Here Are The 5 Things I Tell My Clients Who Want To Quit Their Day Jobs To Be Yoga Teachers

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uncertain woman with yoga mat

Over time, I've noticed many of my clients want to quit their jobs and become yoga teachers.

What that aspiration suggests to me is a need or desire for a healthier and/or spiritually enriching career and life path. Who can argue with that?

But then I wonder, maybe this intention isn't really about the job at all.

In fact, there are two questions that underly most career-change choices: "Is this really about my job?" and "Should I quit my job?"

You might be wondering what to do if this is you.

RELATED: 3 Ways Your Body Is Telling You It's Time To Quit Your Job

Here are 5 things I tell my clients who are ready to quit their day jobs. 

1. Take stock of where you are within your life cycle.

Radical career shifts can be attractive in theory, but arduous and even disastrous in practice. Two scenarios will help illustrate why your life-cycle position matters.

The first is an older woman near or at retirement age with adequate means to support herself through her remaining years. Clearly, she's in a good position to make an impulsive or heart-driven change.

The second case is a younger mid-career professional woman who still needs to build up her nest egg to take care of her needs and assure her financial autonomy.

While the vision of becoming a yoga teacher may be liberating, it's almost certain to involve fierce competition for the few choice jobs in the field, along with a significant decline in income.

Here, the question "Should I quit my job and become a yoga teacher?" requires some careful consideration and potential disentanglement of competing needs.

2. What don't you like about your day job? 

A good place to start the evaluation of the question "Do I want to quit my day job and change careers?" is to write out a list of what you don't like about your current job.

Be as exhaustive as you can be. Reflect upon your office space, boss, colleagues, clients, daily work routine and environment, commute, etc.

Also, consider how the job impacts the rest of your day, personal relationships, and current and/or life aspirations and plans.

Now, go through the list and identify the thoughts and beliefs that resonate most strongly. For example, do you think your job is boring, thankless, unchallenging, stressful, dead-ended, uncreative, isolating, too hard, etc.?

Negative thoughts can narrow your perspective, causing you to overlook important information and opportunities. To counter this, go through these one at a time and challenge the thoughts that arise.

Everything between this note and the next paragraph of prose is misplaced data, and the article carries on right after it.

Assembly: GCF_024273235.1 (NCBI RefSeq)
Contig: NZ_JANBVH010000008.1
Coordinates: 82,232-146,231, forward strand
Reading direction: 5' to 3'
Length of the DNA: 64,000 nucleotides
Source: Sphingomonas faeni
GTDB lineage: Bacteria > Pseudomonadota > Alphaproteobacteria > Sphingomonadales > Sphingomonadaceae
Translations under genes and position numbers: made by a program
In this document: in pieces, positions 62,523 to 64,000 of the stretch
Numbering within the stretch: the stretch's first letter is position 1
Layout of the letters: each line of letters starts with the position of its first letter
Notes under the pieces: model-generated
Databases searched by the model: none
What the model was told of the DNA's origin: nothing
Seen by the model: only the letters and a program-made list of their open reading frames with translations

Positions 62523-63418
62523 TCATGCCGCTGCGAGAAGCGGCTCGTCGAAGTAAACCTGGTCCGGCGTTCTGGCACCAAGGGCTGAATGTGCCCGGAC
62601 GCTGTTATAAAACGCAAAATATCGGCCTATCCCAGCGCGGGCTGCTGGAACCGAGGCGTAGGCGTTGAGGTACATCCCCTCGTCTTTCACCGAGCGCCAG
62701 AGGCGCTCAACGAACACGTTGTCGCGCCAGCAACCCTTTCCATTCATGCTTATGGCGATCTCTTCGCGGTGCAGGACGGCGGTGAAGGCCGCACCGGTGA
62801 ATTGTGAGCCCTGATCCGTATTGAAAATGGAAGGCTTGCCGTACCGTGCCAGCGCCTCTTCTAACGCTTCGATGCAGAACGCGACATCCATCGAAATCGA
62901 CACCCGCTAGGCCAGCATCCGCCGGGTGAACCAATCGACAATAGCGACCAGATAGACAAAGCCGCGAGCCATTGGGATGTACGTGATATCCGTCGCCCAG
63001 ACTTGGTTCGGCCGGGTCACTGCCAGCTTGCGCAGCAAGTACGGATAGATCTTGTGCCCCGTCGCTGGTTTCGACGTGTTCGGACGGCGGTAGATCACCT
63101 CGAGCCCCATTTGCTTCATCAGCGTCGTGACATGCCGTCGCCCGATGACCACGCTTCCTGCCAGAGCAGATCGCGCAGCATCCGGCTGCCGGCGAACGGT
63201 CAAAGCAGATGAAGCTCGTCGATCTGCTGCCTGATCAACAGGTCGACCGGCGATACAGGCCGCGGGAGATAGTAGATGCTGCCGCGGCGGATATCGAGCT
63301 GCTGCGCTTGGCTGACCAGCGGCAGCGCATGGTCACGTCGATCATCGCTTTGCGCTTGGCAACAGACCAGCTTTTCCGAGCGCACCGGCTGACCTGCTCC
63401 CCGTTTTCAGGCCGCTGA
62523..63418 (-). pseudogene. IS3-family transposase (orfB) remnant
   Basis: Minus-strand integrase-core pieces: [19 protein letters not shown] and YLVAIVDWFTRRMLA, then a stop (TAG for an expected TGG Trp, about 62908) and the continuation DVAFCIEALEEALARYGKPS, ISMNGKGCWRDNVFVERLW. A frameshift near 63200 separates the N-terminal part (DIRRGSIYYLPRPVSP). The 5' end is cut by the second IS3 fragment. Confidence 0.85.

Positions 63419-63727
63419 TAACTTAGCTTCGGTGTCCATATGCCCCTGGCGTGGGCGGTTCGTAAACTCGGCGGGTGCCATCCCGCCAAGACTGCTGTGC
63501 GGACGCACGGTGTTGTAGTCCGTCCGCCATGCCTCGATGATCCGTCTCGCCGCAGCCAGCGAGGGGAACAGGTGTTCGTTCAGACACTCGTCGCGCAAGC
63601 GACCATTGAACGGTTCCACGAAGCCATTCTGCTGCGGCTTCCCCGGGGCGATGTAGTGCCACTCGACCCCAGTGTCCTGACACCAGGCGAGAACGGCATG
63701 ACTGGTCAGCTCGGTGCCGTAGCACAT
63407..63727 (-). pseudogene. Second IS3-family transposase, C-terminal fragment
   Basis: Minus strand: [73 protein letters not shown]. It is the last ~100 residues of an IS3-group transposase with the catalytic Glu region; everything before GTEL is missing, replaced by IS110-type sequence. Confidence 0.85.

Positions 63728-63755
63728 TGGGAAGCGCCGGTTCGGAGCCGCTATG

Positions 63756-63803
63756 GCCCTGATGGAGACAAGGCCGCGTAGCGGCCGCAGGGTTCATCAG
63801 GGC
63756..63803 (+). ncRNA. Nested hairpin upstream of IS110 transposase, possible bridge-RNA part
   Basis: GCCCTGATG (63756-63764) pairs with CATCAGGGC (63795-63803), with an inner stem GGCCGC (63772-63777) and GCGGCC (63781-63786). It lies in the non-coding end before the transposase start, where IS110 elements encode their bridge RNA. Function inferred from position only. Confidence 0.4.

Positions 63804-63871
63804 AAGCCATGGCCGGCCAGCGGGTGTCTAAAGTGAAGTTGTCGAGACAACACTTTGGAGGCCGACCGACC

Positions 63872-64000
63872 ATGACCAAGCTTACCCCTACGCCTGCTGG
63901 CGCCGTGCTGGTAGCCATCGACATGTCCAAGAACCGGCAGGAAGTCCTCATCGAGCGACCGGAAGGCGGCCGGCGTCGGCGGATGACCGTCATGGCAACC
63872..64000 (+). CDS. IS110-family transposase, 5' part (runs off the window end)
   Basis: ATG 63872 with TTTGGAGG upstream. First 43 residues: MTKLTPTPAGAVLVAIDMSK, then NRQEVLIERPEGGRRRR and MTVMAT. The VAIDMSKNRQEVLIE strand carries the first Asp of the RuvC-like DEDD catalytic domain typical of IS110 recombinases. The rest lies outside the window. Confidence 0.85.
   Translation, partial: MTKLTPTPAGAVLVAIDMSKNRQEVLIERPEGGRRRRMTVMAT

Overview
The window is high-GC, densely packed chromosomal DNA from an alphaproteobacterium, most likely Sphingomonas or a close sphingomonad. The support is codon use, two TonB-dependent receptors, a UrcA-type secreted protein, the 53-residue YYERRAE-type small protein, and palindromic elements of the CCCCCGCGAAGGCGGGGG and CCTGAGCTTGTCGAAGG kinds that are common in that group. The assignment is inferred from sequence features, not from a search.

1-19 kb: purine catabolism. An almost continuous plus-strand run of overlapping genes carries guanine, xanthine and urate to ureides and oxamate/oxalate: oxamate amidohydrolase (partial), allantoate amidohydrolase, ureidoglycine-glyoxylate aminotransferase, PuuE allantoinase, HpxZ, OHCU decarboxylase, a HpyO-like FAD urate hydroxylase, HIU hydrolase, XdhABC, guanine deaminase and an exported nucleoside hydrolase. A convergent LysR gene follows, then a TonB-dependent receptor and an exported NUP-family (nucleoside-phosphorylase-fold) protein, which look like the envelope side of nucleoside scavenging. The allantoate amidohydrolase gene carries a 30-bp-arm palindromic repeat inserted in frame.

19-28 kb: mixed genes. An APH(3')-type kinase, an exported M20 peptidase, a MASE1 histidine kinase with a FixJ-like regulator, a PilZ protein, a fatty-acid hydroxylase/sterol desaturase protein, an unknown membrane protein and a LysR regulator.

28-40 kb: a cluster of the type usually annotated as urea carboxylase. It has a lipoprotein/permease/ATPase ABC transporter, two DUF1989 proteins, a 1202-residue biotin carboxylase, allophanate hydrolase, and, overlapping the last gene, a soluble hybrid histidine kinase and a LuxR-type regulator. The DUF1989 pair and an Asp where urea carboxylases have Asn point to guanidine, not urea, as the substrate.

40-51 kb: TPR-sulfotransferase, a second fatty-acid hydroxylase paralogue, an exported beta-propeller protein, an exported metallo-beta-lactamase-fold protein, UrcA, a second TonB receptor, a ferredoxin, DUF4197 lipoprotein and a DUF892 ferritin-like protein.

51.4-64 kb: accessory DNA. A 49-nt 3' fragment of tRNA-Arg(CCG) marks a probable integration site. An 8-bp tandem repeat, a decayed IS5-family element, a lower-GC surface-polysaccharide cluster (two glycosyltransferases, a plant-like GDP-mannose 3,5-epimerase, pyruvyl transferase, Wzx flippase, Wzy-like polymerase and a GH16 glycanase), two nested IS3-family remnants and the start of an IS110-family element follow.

For example, maybe your thought is, "My job stresses me out." Change the thought around as little as possible to derive another thought that means the opposite.

In this case, "I stress my job out." Can you find believable evidence to support this alternative thought? Do these new thoughts and supporting evidence change your perspective in any way?

3. What drew you to the job in the first place?

Think back to when you applied for your current job. What attracted you to it? Was it specific aspects of the work or the salary? Did your personal or family's career expectations come into play? Did you see it as an important stepping stone?

Do these assessments still hold true for you today or have your interests, needs, and/or objectives changed? Are there aspects of the job that you still like or are interested in exploring? What are they?

Make sure to read your original job description with fresh eyes. Does it include job responsibilities that interested you then but you never got the chance to pursue? Did your job evolve into something completely different?

RELATED: The Do's & Don'ts Of Quitting A Job You Hate Without An Exit Strategy

4. What could you change about your job?

This reflection takes a bit of time to complete. You want to undertake a representative review of what you do at work for about two weeks. If your job tasks vary over time, make sure your review accounts for the variation.

Go through each day one hour at a time. Jot down what you're doing, what you like or dislike about the activity, and why in one or two sentences.

Consider whether you've taken advantage of training and other opportunities to grow in a direction that would please you more.

Could you talk to your supervisor and justify a few shifts in your responsibilities? Could you move laterally or upward and increase your interest and satisfaction?

5. How can you change your job to better your life?

After you review all your responses, with the new information in hand reconsider the question of whether you should quit your day job. 

Are there fewer negatives associated with it now? Do you see ways to better the job? Do you see opportunities to improve your work-life balance and bring in more of what you get from yoga or elsewhere? 

Consider also if there are aspects of the job you just can't tolerate any longer despite this reassessment? Could anything else other than quitting your job and becoming a yoga teacher address these unresolved issues?

Should you quit your job or change it?

A career change can be risky and destabilizing, especially when executed on a whim.

If you take emotional, mental, and financial stock of your situation, you can reduce some of the risks, manage the whimsical appeal, and design a plan that's holistic and gets you more of what you really want and need.

If this sounds like you, work through these reflective exercises before you quit your day job and enroll in yoga teacher training.

RELATED: 8 Signs You Should Quit Your Job To Find Something That Makes You Happy

Patricia Bonnard, PhD, ACC is an integrated coach and energy healer offering a blend of conventional coaching, embodied practice, and energy healing to help clients go one level deeper and make important life decisions creatively and authentically.